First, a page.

Cross-posted from the OMB blog.
Over the past few days, a number of news articles
about health reform have suggested that efforts to control the growth of health care costs are in jeopardy. Great strides to control long-term health care costs have been made in both the Senate and the House — fulfilling a key goal of the President's health reform effort.
The two provisions that get the most attention are found in the Senate Finance Committee's mark. The first is an excise tax on insurance companies offering high-premium plans — which would create an incentive for more efficient plans that would help reduce the growth of premiums. The second is a Medicare commission — which would develop and submit proposals to Congress aimed at extending the solvency of Medicare, slowing Medicare cost growth, and improving the quality of care delivered to Medicare beneficiaries.
These are both crucial facets of a reform plan, but too often other important delivery system reforms are ignored — which is unfortunately the case for those recent news articles. The result is a failure to recognize how far the entire political system has come in putting us on the verge of passing fiscally responsible health insurance reform.
Consider these important reforms found in many of the bills:
- Bundled payments. Bundled payments, which pay a fixed amount for an entire episode of care rather than piecemeal for each individual treatment or procedure, would help improve patient care by encouraging better and more coordinated care than under a fee-for-service system. Bills in both the Senate and the House would develop, test, and evaluate bundled payment methods through a national, voluntary pilot program. Once we see what works and what doesn’t, bundled payments can be quickly scaled up across the country.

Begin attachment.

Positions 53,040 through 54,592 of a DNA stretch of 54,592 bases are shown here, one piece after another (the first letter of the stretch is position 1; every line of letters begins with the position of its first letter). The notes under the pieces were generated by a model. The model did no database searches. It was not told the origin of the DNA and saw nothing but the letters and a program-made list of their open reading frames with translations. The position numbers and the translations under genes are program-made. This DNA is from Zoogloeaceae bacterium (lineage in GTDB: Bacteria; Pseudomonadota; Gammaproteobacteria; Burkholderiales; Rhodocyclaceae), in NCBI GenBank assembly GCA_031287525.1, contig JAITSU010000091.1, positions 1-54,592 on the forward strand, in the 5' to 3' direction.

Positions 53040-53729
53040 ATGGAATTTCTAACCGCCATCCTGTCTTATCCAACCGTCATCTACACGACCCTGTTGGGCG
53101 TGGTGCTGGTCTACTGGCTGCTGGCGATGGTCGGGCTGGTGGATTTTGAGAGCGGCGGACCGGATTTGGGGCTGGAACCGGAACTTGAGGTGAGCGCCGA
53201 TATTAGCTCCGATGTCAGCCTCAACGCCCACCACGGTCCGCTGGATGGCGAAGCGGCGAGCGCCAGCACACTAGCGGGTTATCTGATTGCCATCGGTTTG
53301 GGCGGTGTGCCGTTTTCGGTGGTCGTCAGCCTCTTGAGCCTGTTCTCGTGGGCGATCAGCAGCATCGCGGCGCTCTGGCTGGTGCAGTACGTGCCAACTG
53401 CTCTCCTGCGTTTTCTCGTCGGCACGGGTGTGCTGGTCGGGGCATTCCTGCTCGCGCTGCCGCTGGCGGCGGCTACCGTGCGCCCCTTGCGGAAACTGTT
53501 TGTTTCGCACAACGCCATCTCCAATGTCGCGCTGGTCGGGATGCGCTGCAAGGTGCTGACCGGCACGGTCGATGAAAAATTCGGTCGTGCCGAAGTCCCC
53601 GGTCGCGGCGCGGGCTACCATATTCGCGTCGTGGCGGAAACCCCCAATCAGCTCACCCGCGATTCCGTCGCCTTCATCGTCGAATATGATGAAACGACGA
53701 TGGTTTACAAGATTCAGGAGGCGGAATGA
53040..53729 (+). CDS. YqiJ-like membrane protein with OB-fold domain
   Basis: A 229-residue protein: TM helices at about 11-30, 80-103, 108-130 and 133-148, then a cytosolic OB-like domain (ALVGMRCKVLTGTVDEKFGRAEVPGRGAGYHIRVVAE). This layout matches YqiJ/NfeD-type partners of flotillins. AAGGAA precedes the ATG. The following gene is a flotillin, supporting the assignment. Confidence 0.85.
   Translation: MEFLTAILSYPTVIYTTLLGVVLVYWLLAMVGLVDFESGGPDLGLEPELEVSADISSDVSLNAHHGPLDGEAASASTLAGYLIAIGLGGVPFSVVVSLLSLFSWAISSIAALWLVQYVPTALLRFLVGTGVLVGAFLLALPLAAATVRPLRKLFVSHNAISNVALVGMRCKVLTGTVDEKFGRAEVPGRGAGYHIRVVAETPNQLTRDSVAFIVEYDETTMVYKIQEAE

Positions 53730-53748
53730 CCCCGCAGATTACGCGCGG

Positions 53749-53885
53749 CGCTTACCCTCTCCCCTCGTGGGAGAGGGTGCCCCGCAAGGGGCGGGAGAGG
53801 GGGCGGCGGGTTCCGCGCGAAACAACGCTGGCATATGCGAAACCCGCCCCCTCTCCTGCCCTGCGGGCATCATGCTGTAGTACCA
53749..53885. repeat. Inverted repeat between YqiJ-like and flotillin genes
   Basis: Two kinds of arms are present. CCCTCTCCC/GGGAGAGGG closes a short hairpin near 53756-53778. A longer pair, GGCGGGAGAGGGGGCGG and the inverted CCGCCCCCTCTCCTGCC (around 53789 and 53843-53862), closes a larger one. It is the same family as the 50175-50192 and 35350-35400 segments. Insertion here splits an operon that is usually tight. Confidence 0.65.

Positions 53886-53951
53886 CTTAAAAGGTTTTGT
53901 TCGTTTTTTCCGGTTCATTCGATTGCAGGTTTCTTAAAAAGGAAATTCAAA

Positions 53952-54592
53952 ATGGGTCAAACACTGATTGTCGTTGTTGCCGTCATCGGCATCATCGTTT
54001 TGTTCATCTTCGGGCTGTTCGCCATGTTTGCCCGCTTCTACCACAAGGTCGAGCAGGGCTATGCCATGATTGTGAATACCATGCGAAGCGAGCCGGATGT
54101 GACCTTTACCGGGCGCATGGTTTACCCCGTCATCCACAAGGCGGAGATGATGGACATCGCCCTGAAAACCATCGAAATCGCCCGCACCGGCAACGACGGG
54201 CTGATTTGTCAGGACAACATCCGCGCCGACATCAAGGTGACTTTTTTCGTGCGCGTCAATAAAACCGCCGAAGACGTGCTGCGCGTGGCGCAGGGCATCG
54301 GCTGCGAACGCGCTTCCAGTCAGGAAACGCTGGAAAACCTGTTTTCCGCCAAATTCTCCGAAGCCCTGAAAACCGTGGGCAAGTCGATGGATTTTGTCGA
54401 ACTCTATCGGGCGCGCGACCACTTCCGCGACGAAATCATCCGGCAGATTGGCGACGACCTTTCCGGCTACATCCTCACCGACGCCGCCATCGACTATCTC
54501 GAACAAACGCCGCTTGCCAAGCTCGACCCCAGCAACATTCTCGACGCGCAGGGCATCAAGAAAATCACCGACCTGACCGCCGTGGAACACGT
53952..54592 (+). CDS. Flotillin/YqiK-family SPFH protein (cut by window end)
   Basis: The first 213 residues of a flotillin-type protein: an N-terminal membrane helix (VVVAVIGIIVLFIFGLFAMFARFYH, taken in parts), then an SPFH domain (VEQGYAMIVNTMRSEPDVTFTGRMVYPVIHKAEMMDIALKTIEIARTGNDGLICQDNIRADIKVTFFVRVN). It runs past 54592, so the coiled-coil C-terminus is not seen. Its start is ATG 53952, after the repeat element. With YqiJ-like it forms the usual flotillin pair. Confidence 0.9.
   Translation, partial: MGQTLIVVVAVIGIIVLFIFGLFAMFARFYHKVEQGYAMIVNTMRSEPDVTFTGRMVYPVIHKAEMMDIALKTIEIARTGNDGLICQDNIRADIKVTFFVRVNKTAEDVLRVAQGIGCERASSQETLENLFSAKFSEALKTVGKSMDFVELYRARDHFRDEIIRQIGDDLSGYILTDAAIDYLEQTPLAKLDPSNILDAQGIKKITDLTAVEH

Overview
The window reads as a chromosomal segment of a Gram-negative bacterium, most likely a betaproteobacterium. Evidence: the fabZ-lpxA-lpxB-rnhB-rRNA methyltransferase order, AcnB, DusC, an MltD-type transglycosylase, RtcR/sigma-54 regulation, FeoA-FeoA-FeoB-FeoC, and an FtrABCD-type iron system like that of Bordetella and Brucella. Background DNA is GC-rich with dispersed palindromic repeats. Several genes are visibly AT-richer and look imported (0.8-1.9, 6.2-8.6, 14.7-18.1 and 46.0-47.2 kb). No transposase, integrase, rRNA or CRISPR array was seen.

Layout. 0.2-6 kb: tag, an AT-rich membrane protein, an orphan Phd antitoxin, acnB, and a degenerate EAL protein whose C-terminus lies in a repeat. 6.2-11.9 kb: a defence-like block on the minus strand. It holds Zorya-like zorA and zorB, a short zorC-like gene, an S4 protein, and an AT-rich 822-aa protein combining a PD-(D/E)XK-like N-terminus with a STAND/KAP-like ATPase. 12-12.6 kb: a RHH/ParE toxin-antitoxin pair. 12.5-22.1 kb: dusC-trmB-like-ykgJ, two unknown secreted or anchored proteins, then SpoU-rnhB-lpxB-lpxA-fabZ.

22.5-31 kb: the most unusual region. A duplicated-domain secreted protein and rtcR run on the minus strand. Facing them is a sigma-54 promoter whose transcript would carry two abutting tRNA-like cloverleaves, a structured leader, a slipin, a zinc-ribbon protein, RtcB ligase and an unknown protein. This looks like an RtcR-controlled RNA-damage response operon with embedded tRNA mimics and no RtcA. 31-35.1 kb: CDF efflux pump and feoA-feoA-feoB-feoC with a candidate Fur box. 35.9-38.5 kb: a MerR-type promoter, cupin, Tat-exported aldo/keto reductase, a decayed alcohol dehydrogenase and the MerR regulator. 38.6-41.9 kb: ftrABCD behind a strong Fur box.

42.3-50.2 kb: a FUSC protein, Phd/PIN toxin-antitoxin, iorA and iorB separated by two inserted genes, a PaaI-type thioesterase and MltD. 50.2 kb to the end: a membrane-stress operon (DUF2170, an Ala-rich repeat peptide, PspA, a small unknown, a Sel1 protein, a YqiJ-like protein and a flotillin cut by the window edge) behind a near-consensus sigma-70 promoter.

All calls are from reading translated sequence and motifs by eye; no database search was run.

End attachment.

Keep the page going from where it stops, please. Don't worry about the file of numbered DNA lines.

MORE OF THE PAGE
- Penalties for high readmissions. Too often, patients are discharged from the hospital without the necessary follow-up care — leading to re-hospitalization, risks to one’s health, and higher costs. Under the proposals being considered, Medicare would collect data on readmission rates by hospital and would assess penalties on those hospitals with high, preventable readmission rates.
- Accountable care organizations (ACOs). Under the current system, quality and efficiency are not sufficiently rewarded, and there is little incentive for physicians to collaborate in the coordination of patient care. Legislation in both houses would encourage and reward ACOs, which are groups of providers that are jointly responsible for the quality and cost of health care services for a population of beneficiaries with chronic conditions.
- Quality incentives for physicians. These proposals would expand quality incentives for physicians and provide more timely feedback on physician performance based on their submitted data.
These — and other measures — are why a bipartisan group of experts recently wrote
that health reform legislation under discussion "offers many promising ideas to improve the overall performance of the U.S. health care system. In addition to steps that would reduce the number of Americans without insurance coverage, the plan includes ways to slow long-term spending growth while building the high-value health care system our nation urgently needs." The Administration looks forward to working with the Congress as the legislation proceeds to continue to refine and improve these cost-containing steps.
Peter Orszag is Director of the Office of Management and Budget